African Red Slip,
ca. 4th to 6th century AD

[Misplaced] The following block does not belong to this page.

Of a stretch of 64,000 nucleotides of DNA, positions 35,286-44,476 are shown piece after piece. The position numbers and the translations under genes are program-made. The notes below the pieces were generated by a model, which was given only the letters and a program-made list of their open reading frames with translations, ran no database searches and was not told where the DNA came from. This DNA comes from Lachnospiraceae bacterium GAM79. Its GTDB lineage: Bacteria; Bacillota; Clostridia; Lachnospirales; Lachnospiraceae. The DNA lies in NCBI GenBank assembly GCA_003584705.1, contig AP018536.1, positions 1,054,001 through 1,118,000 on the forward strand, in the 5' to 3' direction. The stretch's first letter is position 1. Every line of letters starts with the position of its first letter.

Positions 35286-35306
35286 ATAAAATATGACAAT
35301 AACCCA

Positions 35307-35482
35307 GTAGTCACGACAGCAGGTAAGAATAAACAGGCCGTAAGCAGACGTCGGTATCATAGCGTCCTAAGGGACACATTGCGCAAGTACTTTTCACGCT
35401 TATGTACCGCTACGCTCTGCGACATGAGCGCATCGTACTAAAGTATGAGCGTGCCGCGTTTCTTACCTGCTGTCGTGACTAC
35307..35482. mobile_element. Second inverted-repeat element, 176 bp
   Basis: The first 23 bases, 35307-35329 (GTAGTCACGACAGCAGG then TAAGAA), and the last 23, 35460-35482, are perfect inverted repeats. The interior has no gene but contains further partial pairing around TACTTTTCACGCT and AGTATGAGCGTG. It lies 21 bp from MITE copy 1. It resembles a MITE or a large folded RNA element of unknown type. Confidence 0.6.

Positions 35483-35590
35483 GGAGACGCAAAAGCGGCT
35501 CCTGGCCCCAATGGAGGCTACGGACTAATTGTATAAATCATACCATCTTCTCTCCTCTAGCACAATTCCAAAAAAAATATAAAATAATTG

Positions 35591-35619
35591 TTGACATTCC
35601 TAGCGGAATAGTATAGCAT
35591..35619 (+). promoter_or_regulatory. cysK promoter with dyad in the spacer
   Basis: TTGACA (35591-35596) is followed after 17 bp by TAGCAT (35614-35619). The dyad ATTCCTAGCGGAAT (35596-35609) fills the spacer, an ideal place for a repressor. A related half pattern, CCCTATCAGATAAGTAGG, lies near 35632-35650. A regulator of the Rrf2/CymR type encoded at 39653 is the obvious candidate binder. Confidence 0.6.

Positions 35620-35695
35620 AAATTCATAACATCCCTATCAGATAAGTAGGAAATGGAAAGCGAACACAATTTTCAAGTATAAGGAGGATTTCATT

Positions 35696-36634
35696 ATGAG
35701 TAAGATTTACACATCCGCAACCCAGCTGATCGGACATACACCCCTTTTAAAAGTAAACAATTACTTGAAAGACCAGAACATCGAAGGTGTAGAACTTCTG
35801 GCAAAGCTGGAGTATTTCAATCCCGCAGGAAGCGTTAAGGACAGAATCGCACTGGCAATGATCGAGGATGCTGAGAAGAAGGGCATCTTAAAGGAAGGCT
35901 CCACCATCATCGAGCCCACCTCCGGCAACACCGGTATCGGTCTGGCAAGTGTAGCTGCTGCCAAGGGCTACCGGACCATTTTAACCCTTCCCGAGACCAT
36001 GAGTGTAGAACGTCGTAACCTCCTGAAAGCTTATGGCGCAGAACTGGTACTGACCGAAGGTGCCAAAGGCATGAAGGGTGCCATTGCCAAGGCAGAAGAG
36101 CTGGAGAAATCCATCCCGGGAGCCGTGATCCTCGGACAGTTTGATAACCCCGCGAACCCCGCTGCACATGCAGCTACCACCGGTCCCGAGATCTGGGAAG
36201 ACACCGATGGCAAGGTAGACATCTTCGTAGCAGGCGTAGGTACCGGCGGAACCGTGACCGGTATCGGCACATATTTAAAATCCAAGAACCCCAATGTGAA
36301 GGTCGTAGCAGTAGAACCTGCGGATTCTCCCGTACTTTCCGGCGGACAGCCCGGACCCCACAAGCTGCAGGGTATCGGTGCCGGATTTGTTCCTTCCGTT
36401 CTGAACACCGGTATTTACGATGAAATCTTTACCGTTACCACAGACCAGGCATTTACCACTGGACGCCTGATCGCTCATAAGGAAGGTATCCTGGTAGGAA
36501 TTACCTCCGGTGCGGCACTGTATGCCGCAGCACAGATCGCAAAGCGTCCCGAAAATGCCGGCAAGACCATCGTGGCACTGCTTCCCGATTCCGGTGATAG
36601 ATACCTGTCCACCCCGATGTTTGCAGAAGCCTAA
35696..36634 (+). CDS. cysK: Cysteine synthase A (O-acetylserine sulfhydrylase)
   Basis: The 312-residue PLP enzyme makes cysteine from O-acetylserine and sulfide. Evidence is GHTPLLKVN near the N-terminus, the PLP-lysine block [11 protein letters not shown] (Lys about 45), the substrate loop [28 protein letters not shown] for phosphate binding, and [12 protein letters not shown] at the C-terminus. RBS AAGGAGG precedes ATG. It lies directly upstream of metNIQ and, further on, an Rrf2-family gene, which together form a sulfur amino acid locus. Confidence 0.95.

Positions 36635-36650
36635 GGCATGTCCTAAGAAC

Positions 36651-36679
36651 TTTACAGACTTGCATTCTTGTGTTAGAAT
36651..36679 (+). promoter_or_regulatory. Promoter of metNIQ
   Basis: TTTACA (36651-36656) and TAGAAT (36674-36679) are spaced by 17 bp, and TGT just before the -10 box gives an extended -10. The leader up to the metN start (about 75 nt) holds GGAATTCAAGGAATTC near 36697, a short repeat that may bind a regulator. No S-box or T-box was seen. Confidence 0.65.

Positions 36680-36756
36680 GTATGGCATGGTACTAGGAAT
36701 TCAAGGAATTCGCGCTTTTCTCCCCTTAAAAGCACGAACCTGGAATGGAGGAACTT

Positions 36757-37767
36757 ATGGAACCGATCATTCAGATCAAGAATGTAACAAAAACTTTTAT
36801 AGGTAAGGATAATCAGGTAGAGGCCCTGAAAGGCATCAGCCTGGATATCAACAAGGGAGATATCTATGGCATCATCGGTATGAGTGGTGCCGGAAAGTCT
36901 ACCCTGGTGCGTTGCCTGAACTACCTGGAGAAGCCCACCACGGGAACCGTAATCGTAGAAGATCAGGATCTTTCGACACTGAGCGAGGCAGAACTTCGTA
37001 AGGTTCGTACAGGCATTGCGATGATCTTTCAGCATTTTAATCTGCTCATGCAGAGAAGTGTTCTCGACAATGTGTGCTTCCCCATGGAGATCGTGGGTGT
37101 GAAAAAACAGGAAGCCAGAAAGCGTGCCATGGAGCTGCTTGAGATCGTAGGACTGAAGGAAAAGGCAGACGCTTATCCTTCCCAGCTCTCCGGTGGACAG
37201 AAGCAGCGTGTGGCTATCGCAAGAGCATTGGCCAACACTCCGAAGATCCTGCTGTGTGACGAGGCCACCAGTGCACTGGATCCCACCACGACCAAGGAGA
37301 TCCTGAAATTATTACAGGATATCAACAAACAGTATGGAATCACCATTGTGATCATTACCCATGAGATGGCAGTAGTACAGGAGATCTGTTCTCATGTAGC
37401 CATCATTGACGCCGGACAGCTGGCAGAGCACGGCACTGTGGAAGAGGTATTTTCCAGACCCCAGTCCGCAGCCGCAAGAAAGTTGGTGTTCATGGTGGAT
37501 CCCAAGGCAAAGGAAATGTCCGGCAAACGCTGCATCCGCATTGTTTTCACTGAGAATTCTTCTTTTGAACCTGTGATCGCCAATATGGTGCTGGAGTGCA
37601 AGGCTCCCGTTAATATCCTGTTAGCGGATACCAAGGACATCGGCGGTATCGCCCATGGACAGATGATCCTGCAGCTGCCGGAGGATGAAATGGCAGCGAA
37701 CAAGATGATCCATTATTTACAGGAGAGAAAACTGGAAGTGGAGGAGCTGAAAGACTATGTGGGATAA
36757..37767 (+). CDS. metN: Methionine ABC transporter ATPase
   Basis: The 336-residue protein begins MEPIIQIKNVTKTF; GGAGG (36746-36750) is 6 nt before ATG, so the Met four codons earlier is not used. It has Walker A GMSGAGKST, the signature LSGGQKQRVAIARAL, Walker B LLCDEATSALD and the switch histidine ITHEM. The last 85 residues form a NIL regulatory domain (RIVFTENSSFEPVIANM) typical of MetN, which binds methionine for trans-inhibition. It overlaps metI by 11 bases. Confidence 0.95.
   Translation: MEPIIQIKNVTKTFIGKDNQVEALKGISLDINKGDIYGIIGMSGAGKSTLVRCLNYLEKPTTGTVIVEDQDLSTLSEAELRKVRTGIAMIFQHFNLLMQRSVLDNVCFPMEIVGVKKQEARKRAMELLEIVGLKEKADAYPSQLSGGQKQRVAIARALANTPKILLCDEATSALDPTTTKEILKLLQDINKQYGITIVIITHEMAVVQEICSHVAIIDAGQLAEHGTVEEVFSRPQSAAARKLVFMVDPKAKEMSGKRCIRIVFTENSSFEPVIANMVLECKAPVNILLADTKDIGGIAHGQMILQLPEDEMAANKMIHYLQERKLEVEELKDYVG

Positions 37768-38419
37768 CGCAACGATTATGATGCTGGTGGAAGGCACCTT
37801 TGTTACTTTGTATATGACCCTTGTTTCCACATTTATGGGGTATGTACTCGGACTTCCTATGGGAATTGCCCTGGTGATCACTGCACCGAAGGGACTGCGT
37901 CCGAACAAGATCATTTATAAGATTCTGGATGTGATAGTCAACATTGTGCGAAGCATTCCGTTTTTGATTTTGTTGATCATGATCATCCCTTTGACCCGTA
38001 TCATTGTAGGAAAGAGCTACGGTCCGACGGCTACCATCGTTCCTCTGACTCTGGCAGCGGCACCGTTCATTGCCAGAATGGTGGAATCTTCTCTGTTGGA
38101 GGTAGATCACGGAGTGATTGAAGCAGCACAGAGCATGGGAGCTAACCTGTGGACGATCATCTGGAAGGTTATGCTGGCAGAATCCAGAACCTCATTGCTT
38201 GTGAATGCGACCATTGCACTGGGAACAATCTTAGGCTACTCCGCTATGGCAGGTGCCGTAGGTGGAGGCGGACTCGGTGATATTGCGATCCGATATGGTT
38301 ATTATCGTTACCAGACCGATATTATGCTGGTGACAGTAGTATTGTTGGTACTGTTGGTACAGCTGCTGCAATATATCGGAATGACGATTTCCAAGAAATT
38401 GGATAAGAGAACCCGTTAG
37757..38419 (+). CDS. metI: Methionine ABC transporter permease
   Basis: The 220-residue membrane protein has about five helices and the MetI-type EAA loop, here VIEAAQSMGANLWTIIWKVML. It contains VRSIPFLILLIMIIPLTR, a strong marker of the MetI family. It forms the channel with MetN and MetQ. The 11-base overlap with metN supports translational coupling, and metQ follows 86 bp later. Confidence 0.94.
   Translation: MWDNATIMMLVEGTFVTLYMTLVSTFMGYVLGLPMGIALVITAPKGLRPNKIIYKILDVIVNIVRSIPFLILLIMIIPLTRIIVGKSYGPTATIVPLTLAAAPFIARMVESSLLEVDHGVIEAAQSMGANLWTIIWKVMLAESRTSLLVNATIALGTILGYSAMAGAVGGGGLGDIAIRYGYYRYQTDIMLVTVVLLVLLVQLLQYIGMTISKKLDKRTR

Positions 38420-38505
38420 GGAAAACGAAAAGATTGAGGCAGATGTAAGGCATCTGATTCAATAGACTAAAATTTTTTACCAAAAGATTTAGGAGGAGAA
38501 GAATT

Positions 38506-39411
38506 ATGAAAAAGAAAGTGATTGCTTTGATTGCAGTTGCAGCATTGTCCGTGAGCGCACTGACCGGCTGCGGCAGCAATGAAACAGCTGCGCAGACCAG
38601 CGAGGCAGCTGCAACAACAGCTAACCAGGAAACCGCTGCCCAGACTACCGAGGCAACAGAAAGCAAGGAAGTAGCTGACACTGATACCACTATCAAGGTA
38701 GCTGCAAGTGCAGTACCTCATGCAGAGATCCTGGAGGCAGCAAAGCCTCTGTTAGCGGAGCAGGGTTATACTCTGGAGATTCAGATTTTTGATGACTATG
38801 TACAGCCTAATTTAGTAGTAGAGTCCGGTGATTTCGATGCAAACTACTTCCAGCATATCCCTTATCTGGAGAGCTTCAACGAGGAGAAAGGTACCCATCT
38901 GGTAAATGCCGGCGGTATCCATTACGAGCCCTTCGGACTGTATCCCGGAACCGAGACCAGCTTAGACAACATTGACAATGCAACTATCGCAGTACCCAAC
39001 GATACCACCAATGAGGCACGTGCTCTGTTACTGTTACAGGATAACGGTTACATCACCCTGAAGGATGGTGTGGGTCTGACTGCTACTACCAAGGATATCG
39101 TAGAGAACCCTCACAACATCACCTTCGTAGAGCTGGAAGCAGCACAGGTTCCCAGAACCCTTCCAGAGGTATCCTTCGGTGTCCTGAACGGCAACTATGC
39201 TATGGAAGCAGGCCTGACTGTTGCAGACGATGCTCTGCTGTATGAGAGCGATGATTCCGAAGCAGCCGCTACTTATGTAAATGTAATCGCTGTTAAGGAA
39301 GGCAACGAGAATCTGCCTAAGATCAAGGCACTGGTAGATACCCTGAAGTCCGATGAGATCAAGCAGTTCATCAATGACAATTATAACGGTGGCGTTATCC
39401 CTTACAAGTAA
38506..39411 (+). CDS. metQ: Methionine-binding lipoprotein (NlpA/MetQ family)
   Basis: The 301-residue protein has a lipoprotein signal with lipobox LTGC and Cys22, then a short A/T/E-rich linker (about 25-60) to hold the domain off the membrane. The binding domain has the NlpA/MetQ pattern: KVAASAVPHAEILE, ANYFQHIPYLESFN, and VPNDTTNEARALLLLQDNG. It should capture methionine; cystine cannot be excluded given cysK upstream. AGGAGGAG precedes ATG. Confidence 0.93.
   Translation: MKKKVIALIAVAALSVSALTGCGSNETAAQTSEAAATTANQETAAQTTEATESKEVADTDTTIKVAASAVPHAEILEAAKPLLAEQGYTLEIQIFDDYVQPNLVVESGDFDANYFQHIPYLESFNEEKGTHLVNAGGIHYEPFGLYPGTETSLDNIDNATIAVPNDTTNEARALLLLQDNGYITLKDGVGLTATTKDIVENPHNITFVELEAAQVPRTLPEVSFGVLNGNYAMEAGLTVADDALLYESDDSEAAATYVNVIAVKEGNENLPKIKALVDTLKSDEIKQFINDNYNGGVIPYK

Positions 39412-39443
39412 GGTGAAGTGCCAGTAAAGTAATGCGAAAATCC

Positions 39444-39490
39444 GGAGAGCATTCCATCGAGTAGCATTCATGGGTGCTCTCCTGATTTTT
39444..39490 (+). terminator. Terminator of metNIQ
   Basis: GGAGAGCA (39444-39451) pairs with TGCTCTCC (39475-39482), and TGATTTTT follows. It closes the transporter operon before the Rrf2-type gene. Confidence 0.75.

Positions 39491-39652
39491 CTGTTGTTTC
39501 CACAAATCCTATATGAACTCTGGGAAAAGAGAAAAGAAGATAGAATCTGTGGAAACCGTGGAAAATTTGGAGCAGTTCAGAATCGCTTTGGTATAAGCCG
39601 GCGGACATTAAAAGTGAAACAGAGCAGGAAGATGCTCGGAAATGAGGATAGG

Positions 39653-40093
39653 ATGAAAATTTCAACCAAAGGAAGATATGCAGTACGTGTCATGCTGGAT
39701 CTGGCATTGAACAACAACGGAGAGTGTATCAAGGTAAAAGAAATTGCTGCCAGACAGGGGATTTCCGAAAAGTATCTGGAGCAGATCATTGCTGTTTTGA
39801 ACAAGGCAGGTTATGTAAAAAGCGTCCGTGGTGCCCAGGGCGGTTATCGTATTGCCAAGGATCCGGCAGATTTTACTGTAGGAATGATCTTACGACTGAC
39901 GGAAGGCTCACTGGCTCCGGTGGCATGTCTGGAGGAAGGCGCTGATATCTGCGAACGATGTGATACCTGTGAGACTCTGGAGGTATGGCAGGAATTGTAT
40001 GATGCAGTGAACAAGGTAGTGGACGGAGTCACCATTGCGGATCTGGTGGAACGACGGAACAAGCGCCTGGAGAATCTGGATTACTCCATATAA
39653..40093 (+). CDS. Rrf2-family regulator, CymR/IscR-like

As the name implies, these lamps are indigenous to North Africa and decorated in a red slip. Large-scale lamp manufacturing began here in the second century AD, encompassing a wide variety of shapes. They have a distinct structure, combining a flat heavily decorated shoulder with a small and relatively shallow discus. Their imagery is predominately neutral, though some lamps feature early Christian symbols such as the Chi-Rho, or Jewish symbols such as menorahs. Grooves are frequently cut along the nozzle to channel runoff fuel back to the pour-holes; ARS lamps often have more than one pour-hole. Stubby unpierced handles are fastened opposite the nozzle and are flush with the shoulder. The majority of these lamps, representing some of the earliest examples of mould-made pottery in North Africa, were left unstamped and unsigned.